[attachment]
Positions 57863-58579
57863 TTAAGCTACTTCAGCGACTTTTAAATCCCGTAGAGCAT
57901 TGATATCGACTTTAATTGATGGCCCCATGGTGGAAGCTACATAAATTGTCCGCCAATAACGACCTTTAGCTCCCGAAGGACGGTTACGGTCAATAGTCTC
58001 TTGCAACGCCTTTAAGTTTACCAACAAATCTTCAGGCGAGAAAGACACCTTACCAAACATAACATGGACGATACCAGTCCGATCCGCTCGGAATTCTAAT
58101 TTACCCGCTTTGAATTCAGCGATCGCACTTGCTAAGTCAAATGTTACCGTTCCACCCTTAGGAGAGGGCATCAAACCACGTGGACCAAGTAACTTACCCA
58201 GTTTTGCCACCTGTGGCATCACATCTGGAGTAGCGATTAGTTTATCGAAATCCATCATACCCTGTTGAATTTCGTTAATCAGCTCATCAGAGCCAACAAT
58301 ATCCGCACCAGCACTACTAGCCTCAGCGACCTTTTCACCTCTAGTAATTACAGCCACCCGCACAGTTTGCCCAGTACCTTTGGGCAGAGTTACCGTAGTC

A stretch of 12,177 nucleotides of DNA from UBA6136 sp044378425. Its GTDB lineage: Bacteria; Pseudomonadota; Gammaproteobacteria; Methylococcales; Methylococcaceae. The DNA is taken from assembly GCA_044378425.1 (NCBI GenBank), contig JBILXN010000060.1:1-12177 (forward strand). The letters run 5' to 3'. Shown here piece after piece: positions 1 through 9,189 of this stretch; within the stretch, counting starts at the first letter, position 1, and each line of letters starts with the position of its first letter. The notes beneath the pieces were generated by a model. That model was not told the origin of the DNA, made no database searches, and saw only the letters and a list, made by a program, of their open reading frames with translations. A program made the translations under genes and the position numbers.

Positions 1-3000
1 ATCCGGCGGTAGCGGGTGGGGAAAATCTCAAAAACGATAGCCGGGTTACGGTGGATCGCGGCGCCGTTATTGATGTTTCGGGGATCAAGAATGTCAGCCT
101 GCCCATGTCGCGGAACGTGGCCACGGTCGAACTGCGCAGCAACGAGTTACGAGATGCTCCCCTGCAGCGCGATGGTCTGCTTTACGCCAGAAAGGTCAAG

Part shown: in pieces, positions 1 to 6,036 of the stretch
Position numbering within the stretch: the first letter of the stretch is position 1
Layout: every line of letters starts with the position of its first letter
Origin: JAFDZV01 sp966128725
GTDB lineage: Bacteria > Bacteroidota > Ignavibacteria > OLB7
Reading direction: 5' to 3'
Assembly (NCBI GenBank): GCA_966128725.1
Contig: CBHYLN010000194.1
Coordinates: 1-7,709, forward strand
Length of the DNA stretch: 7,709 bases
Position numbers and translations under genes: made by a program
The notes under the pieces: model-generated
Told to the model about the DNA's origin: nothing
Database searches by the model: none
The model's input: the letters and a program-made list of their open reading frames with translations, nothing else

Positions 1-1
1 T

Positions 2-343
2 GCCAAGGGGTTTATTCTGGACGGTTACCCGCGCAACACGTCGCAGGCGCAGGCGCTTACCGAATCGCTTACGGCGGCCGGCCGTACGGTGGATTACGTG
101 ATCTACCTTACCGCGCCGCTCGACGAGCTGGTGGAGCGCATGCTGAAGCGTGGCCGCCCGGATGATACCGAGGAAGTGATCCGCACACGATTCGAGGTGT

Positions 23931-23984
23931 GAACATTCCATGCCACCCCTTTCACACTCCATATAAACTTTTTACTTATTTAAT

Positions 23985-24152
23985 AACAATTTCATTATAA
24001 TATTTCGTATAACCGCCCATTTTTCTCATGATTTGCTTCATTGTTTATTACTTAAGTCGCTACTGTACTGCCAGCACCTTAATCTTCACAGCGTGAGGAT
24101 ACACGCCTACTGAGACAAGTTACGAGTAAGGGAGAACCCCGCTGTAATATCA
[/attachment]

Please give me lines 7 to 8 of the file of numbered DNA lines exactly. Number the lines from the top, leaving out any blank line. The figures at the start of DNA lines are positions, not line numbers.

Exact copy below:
58301 ATCCGCACCAGCACTACTAGCCTCAGCGACCTTTTCACCTCTAGTAATTACAGCCACCCGCACAGTTTGCCCAGTACCTTTGGGCAGAGTTACCGTAGTC

A stretch of 12,177 nucleotides of DNA from UBA6136 sp044378425. Its GTDB lineage: Bacteria; Pseudomonadota; Gammaproteobacteria; Methylococcales; Methylococcaceae. The DNA is taken from assembly GCA_044378425.1 (NCBI GenBank), contig JBILXN010000060.1:1-12177 (forward strand). The letters run 5' to 3'. Shown here piece after piece: positions 1 through 9,189 of this stretch; within the stretch, counting starts at the first letter, position 1, and each line of letters starts with the position of its first letter. The notes beneath the pieces were generated by a model. That model was not told the origin of the DNA, made no database searches, and saw only the letters and a list, made by a program, of their open reading frames with translations. A program made the translations under genes and the position numbers.